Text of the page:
Serious Objective-C

There are some challenges to making large and/or complex software with Objective-C. The main thing I miss from other systems is levels of method protection.

However, it is quite easy to get the effects of traditional public/package/private method protection levels with a bit of work. First, and obviously, public methods go into the main header for the class:

#import <Foundation/Foundation.h>
@interface Counter
{
  NSNumber *number;
}
-(NSNumber *)number;
-(void)increment;
@end

And private methods exist only in the implementation of the class:

#import "Counter.h"

@implementation Counter
-(NSNumber *)number
{
  return number;
}

-(void)setNumber:(NSNumber *)num
{
  number = [num copy];
}

-(void)increment
{
  [self setNumber:[NSNumber numberWithInteger:[number integerValue] + 1]];
}
@end

Of course if you do this you have to put the implementation of -setNumber: above the implementation of -increment to avoid a compiler warning about an unknown selector. We can avoid this by putting a class extension that declares the method in the implementation file:

#import "Counter.h"

@interface Counter ()
-(void)setNumber:(NSNumber *)num;
@end

@implementation Counter
-(NSNumber *)number
{
  return number;
}

-(void)increment
{
  [self setNumber:[NSNumber numberWithInteger:[number integerValue] + 1]];
}

-(void)setNumber:(NSNumber *)num
{
  number = [num copy];
}
@end

Usefully we can use class extensions to override the definition of properties so long as we extend the definition in a compatible way. Broadly this means that we can publicly declare a property as readonly and then re-declare it as readwrite in a class extension. We can then exploit the @synthesize facility to throw out a load of code. If we revise the above example in this way the header becomes:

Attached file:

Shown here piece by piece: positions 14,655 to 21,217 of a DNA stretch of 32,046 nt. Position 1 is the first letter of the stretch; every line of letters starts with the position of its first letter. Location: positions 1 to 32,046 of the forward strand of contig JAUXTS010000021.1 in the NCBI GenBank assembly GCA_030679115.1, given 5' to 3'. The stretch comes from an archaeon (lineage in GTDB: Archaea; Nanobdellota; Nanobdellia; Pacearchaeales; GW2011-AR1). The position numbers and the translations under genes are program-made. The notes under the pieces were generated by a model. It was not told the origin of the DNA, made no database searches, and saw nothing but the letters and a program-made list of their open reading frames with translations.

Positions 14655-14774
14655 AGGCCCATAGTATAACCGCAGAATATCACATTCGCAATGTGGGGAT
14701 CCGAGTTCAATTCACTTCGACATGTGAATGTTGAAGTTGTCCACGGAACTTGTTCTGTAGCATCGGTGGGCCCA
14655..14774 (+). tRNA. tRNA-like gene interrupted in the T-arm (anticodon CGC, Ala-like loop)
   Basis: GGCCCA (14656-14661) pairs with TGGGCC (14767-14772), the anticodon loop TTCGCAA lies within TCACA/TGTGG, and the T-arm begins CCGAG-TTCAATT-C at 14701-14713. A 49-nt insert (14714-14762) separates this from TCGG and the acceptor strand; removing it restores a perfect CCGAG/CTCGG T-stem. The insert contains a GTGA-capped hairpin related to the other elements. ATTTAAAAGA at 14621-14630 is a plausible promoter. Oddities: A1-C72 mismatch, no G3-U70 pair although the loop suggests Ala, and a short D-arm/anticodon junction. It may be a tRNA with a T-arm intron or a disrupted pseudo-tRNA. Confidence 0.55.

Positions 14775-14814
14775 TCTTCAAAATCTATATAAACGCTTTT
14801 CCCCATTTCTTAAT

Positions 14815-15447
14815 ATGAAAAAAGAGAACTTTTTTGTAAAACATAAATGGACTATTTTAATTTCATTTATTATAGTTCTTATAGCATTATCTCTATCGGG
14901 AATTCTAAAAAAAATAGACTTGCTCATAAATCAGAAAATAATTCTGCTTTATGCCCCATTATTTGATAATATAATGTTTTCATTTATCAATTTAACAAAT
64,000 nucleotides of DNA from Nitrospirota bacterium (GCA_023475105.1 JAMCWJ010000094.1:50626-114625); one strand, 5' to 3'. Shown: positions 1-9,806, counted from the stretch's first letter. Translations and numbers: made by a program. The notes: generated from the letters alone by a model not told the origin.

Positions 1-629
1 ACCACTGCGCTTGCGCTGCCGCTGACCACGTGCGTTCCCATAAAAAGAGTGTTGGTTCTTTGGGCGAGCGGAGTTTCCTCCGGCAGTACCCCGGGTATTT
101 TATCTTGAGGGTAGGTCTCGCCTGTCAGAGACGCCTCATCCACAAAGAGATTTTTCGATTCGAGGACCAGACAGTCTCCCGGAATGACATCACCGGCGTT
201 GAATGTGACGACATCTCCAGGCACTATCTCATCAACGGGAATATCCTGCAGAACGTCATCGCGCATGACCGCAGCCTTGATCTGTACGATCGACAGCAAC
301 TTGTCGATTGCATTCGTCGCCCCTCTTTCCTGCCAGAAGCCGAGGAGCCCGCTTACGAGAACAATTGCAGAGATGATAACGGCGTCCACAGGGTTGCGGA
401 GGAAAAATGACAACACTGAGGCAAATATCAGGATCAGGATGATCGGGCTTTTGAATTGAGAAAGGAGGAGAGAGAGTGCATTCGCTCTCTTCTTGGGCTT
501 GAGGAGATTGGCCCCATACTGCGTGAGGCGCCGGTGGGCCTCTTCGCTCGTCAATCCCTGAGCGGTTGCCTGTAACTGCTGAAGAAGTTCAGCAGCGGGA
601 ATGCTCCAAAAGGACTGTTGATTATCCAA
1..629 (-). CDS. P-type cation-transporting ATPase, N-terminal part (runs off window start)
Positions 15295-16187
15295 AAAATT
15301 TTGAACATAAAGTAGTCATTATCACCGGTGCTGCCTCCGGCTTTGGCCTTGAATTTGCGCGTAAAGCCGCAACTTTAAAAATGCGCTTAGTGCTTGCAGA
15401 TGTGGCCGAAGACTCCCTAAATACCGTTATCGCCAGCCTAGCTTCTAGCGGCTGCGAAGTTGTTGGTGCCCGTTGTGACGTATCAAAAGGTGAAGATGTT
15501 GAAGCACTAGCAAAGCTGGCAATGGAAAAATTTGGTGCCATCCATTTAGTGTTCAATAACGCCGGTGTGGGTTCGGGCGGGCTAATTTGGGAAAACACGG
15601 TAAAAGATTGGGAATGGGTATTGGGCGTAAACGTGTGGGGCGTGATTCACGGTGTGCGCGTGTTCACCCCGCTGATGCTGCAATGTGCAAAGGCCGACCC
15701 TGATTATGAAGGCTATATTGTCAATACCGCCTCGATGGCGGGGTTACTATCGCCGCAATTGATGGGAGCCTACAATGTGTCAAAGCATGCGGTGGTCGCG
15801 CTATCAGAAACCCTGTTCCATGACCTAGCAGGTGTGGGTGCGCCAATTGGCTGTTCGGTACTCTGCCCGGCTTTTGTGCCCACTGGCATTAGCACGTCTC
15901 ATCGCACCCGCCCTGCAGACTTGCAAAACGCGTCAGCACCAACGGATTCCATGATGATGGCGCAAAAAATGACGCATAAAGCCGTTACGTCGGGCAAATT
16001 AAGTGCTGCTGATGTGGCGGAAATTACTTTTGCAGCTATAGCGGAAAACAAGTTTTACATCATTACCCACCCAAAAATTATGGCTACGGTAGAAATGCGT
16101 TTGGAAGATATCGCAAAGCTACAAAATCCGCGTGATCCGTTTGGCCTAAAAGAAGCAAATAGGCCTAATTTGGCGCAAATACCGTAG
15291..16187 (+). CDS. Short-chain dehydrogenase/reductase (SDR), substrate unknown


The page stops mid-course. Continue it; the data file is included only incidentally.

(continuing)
#import <Foundation/Foundation.h>

@interface Counter
@property(readonly,copy,nonatomic)NSNumber *number;
-(void)increment;
@end

And the main implementation becomes:

#import "Counter.h"

@interface Counter ()
@property(readwrite,copy,nonatomic)NSNumber *number;
@end

@implementation Counter
@synthesize number;

-(void)increment
{
  self.number = [NSNumber numberWithInteger:number.integerValue + 1];
}
@end

But what do we do if the -increment method should not be available outside the package of code we are developing? Obviously it must be removed from the @interface, but we still need to let code within our package know that it exists, and we want the compiler to make sure it gets implemented. To help with this we declare it in a class extension in another header file and limit that file’s availability to the package we’re developing (if making a Framework in Xcode, set it to ‘Project’ while the main headers remain ‘Public’). The public header is therefore:

#import <Foundation/Foundation.h>

@interface Counter
@property(readonly,copy,nonatomic)NSNumber *number;
@end

The package header is:

#import "Counter.h"

@interface Counter ()
-(void)increment;
@end

And the main implementation becomes:

#import "Counter_package.h"

@interface Counter ()
@property(readwrite,copy,nonatomic)NSNumber *number;
@end

@implementation Counter
@synthesize number;

-(void)increment
{
  self.number = [NSNumber numberWithInteger:number.integerValue + 1];
}
@end

That gives a very useful compile-time approximation of public-, private- and package-scoped methods. It is also possible to create a poor approximation of Java’s protected-scoped methods using the same techniques: simply create another header containing a class-extension and document that only implementors of subclasses may include it. This is obviously flawed because no-one reads documentation let-alone does what it says.